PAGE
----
We told you it was coming and now it's almost here. In December, Mozilla will switch the default search provider in Firefox from Google to Yahoo in the U.S. When that happens any American Firefox user who relies on the default settings for search will suddenly see Yahoo replace Google, a Mozilla representative recently told Computerworld.
Why this matters: The switch from Google to Yahoo is a big deal for Mozilla. A large chunk of the Firefox maker's funding comes from its search deal, and for years this has meant Mozilla was dependent on one of its biggest browser competitors--Google. For Mozilla the move away from Google makes a lot of sense, but for many users who it probably won't. A good number of Firefox fans likely haven't switched their default search provider in Firefox for two reasons: they like Google and most of us rarely mess with default settings anyway. So what do you do when you're happy with Firefox's current defaults, but aren't so pleased about the upcoming ones?
I'm glad you asked.
How to keep Google as the default in Firefox
If you're a die-hard Google fan, keeping Google as the default in Firefox is fairly simple. Mozilla told Computerworld that only users who haven't changed their defaults will be automatically switched over to Yahoo. If, for example, you prefer Bing as your search provider in Firefox, then you won't be affected by the change.
The problem arises if you like the default. Google is the most popular search engine in the United States with 67.3 percent of the market, according to metrics firm comScore.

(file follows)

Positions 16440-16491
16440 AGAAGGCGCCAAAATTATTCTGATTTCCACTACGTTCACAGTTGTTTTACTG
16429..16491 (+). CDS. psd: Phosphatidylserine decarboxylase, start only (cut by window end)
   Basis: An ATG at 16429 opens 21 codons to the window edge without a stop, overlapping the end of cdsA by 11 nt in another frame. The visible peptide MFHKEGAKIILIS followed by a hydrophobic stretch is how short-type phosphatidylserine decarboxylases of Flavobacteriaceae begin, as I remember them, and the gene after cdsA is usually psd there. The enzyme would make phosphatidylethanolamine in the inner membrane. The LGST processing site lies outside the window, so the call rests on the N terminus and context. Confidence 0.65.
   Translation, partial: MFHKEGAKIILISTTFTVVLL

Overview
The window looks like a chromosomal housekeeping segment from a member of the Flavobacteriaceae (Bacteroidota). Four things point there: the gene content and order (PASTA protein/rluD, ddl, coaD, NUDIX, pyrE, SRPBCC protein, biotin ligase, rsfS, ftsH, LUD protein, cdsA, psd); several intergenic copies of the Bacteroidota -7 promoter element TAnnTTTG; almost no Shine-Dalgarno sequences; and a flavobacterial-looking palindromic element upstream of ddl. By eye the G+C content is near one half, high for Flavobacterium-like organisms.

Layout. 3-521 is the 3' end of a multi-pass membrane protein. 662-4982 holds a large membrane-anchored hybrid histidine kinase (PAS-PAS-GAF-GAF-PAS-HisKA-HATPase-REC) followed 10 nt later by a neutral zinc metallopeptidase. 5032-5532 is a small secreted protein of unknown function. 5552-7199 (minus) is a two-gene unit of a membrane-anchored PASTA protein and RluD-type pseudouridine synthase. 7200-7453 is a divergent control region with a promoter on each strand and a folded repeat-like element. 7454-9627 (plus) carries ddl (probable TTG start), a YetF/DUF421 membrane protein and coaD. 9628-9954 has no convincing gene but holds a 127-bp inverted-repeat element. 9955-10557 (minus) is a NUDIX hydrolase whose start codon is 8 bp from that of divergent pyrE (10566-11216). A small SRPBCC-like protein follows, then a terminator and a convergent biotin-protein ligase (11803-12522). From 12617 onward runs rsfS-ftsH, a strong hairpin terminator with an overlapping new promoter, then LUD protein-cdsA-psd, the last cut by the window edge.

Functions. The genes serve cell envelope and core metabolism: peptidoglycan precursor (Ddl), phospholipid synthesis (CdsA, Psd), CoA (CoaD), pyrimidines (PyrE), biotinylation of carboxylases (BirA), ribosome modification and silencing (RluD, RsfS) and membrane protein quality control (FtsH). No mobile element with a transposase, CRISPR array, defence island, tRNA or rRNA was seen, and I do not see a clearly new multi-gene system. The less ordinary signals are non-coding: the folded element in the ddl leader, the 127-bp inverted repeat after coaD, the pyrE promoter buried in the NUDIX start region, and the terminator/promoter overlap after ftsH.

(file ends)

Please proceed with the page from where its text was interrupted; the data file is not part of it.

Once you've installed the add-on, click on the Google icon in Firefox's search box and choose Google Default from the drop down menu. You're still using Google for search, but because you no longer use the default setting in Firefox you should be fine when the Yahoo shift happens.
Time for something new?
With Firefox switching you from Google anyway December is a good time to consider trying something new. Google may be the most popular search engine in the U.S., but there are many strong contenders out there. The privacy-minded DuckDuckGo introduced a major redesign in May that included many Google-like results, such as videos, images, definitions, local information, and Knowledge Graph-like content.
Microsoft's Bing--which incidentally powers Yahoo's search engine under the hood--is also a worthy competitor. In September, PCWorld's Mark Hachman detailed several reasons why he switched to Bing as his primary search provider, including strong image and video search features, as well as web results on par with Google's.
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